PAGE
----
Keywords: Asian Economic Growth, International Cooperation, Globalization, Interdependence, WTO, Trade Policy
    JEL: F01 F02 F13 F15 F53
    Date: 2010–11
  5. By: Swapan K. Bhattacharya; Biswa N Bhattacharyay
    Abstract: Open regionalism and trade cooperation between the world’s two largest developing countries, the People’s Republic of China (PRC) and India, can foster outward-oriented development and intra-regional trade based on comparative advantage and available factor endowments. In view of the recent wave of worldwide subregional and bilateral trade cooperation, and the recent suspension of Doha negotiations by the World Trade Organization, the opportunity costs of not moving toward greater trade integration between the PRC and India could be increasing. This paper presents the recent trends in the PRC-India trade and examines empirically the likely impact of their preferential and free trade agreements using Gravity Model under different comparative-static scenarios. It also discusses the implications of PRC-India trade cooperation on the formation of the Asian Economic Community. [ADB Institute Discussion Paper No. 59]
    Keywords: India, China, Economic Cooperation, Trade, Free Trade Agreement, Gravity Model, Asian Economic Community
    Date: 2010
  6. By: Fredrik Andersson; Monica Garcia-Perez; John Haltiwanger; Kristin McCue; Seth Sanders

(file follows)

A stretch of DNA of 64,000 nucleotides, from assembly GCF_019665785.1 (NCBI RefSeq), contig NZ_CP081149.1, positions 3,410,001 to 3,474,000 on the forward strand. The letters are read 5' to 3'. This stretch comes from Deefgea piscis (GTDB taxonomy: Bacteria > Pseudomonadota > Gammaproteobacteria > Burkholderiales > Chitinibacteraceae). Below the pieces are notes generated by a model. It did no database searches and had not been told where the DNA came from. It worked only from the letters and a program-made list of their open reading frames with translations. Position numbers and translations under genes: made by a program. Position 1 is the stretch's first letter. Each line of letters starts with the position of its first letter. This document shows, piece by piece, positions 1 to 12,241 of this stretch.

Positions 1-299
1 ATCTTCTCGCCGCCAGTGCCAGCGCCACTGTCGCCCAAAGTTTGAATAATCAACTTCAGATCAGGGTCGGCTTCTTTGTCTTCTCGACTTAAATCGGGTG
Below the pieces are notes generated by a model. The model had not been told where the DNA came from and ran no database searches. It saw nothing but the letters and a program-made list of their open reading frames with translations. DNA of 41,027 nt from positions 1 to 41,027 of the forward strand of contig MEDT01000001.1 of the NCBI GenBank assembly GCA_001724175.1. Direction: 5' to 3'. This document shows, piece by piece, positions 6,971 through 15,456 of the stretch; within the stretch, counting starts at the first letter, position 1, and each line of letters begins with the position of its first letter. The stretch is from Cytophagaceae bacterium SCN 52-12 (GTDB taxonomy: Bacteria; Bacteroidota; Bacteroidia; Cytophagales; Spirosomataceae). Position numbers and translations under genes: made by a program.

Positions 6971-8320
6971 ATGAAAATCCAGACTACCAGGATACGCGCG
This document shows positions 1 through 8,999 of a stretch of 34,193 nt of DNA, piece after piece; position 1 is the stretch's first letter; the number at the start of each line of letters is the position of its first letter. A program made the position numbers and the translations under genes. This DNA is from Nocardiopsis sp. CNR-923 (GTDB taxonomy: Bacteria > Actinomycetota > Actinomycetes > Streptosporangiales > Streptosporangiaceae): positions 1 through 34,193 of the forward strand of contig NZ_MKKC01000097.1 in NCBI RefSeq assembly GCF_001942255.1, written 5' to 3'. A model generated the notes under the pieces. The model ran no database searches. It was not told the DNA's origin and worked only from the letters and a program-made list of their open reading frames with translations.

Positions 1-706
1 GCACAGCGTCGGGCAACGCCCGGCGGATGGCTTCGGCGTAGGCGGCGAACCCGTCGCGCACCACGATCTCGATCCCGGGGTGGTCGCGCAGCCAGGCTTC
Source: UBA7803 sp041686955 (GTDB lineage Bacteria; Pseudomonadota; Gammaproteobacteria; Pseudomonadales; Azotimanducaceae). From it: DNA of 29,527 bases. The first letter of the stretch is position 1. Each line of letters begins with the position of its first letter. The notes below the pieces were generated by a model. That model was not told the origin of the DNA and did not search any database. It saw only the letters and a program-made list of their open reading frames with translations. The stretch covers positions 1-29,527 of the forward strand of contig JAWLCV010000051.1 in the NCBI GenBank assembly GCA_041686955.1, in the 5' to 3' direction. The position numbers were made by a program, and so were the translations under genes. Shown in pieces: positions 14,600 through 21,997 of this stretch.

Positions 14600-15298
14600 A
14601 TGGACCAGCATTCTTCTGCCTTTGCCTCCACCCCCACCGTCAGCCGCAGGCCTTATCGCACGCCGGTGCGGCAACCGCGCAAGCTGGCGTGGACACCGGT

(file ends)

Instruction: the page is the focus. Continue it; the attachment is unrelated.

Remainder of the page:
Abstract: To what extent do immigrants and the native-born work in separate workplaces? Do worker and firm characteristics explain the degree of workplace concentration? We explore these questions using a matched employer-employee database that extensively covers employers in selected MSAs. We find that immigrants are much more likely to have immigrant coworkers than are natives, and are particularly likely to work with their compatriots. We find much higher levels of concentration for small businesses than for large ones, that concentration varies substantially across industries, and that concentration is particularly high among immigrants with limited English skills. We also find evidence that neighborhood job networks are strongly positively associated with concentration. The effects of networks and language remain strong when type is defined by country of origin rather than simply immigrant status. The importance of these factors varies by immigrant country of origin—for example, not speaking English well has a particularly strong association with concentration for immigrants from Asian countries. Controlling for differences across MSAs, we find that observable employer and employee characteristics account for almost half of the difference between immigrants and natives in the likelihood of having immigrant coworkers, with differences in industry, residential segregation and English speaking skills being the most important factors.